“The people, institutions and governments that matter in the big picture are only *just beginning* to wake up to Bitcoin,” Lane Rettig, founder of SpaceMesh and former Ethereum developer, said. “Yes, this process takes a painfully long time, longer than we expect or would like - it's like a dragon slowly awakening, and right now it's just begun to stir.”

It was a point echoed by Nelson Rosario of Rosario Tech Law, who views the halving as just the latest thing to drive attention to Bitcoin. “I think the questions I've seen around this halving somewhat miss the point. The fact is Bitcoin is at all-time high levels. It is a semi-regular news story in the financial press, and yet mass adoption still feels years away,” he said.

Macroeconomic factors

Indeed, analysts at both JPMorgan and Goldman Sachs this week published reports dampening the idea that the halving will bring in new buyers. A rallying market leading into the halving may be a way to generate buzz, but it may have also “pulled forward” a portion of “the typical post-halving rally,” JPMorgan analysts Reginald Smith and Charles Pearce wrote.

More importantly, macroeconomic conditions in 2024 are completely different than during the preceding decade of low interest rates and low inflation. Goldman's Fixed Income, Currencies and Commodities as well as Equities teams wrote that the higher interest rates today may make high risk investments like crypto less attractive.

It’s a point bolstered by BTC’s performance this week following news the Federal Reserve is reversing course from lowering interest rates, which would have brought liquidity into the economy. Price predictions from market analysts vary wildly, with some saying bitcoin could fall to as low as $40,000 post halving or rally above $150,000 by the end of the year.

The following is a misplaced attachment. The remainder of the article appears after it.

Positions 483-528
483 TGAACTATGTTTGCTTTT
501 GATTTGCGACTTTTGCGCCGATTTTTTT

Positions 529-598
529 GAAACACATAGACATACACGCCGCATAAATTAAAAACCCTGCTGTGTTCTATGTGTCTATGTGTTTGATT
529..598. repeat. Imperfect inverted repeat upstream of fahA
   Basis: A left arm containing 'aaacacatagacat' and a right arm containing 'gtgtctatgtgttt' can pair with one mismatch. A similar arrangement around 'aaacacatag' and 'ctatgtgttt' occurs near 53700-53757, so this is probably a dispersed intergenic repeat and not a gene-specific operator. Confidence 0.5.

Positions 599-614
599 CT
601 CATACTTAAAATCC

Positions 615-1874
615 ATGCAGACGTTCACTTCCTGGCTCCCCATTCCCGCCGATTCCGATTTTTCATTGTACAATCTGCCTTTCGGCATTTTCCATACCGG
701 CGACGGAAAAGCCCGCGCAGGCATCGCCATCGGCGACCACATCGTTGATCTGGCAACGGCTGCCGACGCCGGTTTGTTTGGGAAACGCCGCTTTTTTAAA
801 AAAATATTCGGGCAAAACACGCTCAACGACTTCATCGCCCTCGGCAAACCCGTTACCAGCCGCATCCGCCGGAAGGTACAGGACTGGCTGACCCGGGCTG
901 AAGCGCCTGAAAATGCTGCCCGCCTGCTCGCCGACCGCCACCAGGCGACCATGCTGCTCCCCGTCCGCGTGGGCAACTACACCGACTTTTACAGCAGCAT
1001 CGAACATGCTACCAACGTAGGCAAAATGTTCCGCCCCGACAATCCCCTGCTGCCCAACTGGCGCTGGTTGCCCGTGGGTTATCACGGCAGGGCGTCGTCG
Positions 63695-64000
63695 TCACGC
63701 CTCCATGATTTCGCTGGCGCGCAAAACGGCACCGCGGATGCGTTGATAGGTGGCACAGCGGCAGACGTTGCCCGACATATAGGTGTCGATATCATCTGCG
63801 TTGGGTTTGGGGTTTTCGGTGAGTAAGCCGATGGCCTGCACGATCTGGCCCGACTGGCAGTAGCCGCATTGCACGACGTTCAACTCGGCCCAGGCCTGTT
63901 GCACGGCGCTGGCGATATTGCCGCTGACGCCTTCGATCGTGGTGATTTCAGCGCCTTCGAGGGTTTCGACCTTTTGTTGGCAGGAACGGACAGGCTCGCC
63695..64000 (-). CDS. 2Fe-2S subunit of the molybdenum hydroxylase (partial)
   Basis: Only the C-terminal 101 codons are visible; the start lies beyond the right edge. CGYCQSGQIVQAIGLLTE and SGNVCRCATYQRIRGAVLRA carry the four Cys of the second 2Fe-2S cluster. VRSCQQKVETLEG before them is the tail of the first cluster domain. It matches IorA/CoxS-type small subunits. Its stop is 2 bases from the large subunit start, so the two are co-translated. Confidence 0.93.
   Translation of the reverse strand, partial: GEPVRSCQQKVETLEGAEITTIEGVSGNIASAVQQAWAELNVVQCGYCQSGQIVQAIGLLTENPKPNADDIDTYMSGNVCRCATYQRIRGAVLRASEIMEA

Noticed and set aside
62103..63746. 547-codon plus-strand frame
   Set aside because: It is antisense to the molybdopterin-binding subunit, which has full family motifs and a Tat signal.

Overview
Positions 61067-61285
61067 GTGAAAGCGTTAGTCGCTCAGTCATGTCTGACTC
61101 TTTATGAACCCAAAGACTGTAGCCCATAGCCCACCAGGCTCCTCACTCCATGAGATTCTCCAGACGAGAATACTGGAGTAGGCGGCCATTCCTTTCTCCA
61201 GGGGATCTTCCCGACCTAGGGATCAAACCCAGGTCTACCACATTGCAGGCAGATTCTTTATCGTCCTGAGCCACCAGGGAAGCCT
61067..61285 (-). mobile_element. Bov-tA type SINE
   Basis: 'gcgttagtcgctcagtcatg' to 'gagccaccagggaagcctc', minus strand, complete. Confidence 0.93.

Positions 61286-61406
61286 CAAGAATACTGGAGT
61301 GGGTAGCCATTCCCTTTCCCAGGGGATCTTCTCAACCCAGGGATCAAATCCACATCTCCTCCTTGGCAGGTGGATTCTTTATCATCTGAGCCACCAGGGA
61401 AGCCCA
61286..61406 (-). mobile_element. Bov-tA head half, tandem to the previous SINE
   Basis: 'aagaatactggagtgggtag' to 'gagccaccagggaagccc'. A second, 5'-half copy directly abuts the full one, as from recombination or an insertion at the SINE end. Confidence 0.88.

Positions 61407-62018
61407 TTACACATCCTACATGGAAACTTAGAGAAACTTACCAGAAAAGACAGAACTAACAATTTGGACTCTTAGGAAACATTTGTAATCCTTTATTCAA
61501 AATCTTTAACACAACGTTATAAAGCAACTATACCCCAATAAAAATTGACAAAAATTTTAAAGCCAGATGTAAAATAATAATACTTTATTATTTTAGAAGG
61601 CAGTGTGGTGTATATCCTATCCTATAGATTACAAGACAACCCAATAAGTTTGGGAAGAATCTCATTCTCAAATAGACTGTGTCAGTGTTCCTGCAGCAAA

Pseudonymous trader Poordart gave a “primitive calculation” adding to the idea that bitcoin could fall following the halving. “Assuming miners sell all mined bitcoin eventually, reducing the average daily number of bitcoin mined from 900 to 450 ($54 million to $27 million at current prices) should have some effect — $189m inflow per week less required just to keep price stable,” he told CoinDesk.

Bitcoin’s 50% price gains this year seem to support the idea that people are willing to take risks — though that doesn’t mean traders shouldn’t proceed with caution. To some extent, the stakes of this halving are even more unclear than ever due to these institutionalization and macroeconomic trends, with some concerned that the halving distracts from the ultimate mission of Bitcoin.

"It is an odd thing to have to treat very, very human-made events as if they are acts of nature or God,” Nathan Schneider, professor of media studies at the University of Colorado Boulder and author of “Governable Spaces: Democratic Design for Online Life.” “I long for the day when network-native economies are designed to serve human flourishing, not arbitrary parameters in code."

Others, like Sarah Meyohas, creator of Bitchcoin and recent Satoshi Nakamoto inscription and hologram series, sees the halving as a symbol of Bitcoin’s resilience. “As we approach Bitcoin's halving, I am moved by the notion that a few people can shape the future of an entire generation through ideas alone.”

How the halving will impact bitcoin miners

A mix of factors — including halving the block reward, higher costs, cautious investors and an increasingly crowded mining sector — could be a harsh reality for bitcoin miners after the halving ramps up competition to find the next block.